The Pharmacists’ Defence Association has launched a ‘Safer Pharmacies Charter’ with the aim of ensuring safe practice in pharmacy and improving patient care through better working conditions.
The charter was launched last week at an event at the House of Commons attended by sector leaders, MPs and shadow health secretary Jonathan Ashworth MP. It defines seven basic standards (see panel) that should underpin safe practice whenever and wherever pharmacy work is carried out, says the PDA.
Explaining why the charter is necessary, PDA chairman Mark Koziol pointed to the growing pressures pharmacists operate under – pressures exacerbated by the funding cuts. Pharmacists are often “hampered” in their efforts to ensure patient safety, he said.
“While numbers of prescriptions are growing, the resources [pharmacists] work with are getting smaller and smaller. Staffing levels are being reduced, trained staff removed to cover other parts of the pharmacy, and targets to sell items or hit other commercial imperatives are forcibly imposed. All this leads to a diminution of patient safety”.
Working conditions in pharmacies that are increasingly sub-optimal potentially expose the public to unnecessary risk and place an intolerable burden on the mental health of pharmacists, who may be forced to take short cuts in safety procedures due to lack of resources. “Surely it shouldn’t be like this,” he said.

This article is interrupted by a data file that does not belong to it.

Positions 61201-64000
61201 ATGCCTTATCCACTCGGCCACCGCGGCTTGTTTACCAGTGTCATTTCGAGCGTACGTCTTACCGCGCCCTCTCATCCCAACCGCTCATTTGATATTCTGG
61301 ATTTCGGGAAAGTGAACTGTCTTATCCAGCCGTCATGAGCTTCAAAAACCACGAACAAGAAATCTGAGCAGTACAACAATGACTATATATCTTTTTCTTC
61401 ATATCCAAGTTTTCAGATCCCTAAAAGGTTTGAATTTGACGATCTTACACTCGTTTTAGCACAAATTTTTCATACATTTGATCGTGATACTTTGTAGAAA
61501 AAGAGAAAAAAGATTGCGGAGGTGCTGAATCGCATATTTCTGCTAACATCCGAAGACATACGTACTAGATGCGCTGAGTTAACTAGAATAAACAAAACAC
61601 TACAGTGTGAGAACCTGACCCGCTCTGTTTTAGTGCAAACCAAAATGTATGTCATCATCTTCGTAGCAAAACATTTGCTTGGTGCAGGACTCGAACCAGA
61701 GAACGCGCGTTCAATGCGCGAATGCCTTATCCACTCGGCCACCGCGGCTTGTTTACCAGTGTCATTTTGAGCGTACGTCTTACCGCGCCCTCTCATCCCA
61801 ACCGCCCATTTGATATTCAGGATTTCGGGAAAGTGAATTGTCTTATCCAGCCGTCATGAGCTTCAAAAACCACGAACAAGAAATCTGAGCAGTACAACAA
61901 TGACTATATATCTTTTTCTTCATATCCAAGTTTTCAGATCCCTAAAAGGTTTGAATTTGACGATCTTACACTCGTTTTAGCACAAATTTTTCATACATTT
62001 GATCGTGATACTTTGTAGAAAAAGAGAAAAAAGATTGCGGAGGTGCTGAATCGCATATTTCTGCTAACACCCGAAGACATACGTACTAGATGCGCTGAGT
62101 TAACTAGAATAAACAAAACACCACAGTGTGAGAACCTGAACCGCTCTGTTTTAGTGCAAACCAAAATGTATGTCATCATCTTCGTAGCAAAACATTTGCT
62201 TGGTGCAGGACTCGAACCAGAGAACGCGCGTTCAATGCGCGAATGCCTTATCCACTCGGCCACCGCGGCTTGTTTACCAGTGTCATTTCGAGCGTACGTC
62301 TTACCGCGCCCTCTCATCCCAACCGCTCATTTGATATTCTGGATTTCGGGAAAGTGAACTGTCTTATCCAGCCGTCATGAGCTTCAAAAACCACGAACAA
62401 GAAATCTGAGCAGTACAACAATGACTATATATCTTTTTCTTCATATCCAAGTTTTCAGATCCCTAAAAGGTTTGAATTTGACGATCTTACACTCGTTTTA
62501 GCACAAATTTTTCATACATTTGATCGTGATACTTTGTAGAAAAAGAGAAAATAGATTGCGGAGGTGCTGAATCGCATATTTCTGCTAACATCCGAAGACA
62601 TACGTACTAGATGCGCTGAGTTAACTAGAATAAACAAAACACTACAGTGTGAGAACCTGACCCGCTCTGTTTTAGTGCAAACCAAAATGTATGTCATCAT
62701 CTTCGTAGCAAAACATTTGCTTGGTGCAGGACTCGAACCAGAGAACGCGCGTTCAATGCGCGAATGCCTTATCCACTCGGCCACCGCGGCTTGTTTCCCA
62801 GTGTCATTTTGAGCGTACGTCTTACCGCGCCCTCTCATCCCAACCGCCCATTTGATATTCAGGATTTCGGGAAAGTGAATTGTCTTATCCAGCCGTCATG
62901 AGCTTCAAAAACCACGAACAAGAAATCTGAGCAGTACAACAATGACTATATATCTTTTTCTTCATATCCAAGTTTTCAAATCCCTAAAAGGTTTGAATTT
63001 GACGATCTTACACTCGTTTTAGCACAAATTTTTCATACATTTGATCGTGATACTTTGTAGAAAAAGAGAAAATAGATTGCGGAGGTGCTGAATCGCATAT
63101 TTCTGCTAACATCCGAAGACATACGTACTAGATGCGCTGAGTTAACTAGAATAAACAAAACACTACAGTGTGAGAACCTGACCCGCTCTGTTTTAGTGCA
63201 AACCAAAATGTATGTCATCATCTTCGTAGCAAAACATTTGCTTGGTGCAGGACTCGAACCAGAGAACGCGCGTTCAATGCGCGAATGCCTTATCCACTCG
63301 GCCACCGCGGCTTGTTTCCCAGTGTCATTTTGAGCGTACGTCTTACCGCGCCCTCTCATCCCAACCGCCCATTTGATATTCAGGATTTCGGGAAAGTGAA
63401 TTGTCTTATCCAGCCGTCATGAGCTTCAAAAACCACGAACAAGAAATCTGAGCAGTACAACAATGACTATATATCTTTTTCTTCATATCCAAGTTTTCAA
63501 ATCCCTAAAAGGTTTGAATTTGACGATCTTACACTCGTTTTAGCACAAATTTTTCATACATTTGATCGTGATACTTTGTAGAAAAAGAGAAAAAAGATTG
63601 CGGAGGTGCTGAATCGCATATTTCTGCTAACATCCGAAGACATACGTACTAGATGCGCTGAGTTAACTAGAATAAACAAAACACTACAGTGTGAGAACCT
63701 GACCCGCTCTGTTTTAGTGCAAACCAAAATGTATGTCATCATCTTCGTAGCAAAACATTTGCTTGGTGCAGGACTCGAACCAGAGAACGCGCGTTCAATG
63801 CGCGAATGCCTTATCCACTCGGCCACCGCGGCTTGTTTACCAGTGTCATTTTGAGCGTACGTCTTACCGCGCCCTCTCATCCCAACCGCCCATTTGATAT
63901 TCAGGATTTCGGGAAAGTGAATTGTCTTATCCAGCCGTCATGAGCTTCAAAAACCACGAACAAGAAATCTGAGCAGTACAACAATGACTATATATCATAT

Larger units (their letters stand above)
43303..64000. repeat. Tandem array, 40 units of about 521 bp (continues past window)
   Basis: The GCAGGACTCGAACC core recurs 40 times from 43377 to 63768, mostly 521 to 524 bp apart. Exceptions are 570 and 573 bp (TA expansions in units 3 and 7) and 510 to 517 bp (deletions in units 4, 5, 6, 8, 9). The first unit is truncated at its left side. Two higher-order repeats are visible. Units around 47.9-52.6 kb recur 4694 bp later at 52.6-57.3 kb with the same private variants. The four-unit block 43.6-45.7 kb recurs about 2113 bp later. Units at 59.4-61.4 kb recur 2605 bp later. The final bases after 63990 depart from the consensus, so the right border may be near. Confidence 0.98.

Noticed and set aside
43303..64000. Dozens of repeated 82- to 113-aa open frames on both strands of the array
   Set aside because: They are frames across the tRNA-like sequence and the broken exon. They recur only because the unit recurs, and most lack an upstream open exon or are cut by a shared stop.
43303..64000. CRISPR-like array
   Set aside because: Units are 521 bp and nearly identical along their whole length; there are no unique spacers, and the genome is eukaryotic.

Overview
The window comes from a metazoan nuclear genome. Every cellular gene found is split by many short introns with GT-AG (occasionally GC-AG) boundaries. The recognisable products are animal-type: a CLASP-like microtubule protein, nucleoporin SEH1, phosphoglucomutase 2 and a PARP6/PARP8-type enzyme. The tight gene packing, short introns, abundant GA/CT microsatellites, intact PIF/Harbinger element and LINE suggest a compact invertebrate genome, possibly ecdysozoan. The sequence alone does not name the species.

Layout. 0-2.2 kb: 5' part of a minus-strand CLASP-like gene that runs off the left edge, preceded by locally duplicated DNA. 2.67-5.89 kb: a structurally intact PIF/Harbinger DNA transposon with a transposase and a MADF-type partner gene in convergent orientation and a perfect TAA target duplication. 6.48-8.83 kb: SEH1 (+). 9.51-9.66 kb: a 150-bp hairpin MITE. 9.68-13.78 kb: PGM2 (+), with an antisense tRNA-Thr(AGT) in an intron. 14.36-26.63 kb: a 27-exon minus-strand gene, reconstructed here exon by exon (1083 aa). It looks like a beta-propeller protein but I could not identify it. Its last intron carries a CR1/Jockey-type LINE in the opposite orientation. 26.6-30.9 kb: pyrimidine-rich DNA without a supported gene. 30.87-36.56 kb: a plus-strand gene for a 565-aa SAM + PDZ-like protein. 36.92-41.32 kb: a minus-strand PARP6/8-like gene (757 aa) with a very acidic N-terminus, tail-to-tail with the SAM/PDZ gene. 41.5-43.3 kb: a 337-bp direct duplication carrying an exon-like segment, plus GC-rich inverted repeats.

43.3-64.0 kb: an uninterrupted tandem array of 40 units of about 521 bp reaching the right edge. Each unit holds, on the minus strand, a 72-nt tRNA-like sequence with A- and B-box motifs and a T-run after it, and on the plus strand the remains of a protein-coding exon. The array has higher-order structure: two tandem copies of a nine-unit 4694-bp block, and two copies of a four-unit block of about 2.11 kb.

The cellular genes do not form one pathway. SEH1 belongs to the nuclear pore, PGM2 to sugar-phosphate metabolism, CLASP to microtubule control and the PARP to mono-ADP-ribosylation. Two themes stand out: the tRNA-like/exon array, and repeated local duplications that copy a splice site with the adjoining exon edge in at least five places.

Mr Koziol emphasised the valuable “safety net” that pharmacists provide in primary care by picking up prescribing errors and through their local knowledge of individual patients. This could not be replicated by a robot dispensing miles away in a warehouse.
He referred to General Medical Council research from 2012, which found that one in eight patients received a prescription from their GP containing an error – an error rate of 12.5 per cent. But by the time the patient leaves the pharmacy, that error rate is reduced to 0.04 per cent. “Yet all pharmacists say they can do even better,” he said.
“Pharmacy already has very high safety levels,” he told Pharmacy Magazine. “However, we believe safety can be improved even further if the sector works together to ensure optimum working conditions.”
The public expect and must have access to a pharmacist in a pharmacy at all times. “A pharmacy without a pharmacist is never going to be as safe as one where a pharmacist is present,” said Mr Koziol.
The PDA is calling on employers, the GPhC and Government to support the commitments outlined in the charter and help underpin the professionalism of pharmacists by ensuring working environments lead to even higher levels of patient safety.
The union also wants the profession’s representative bodies to join it in creating an advertising campaign to raise public awareness about pharmacists’ important safety role whenever a patient presents a prescription at a pharmacy.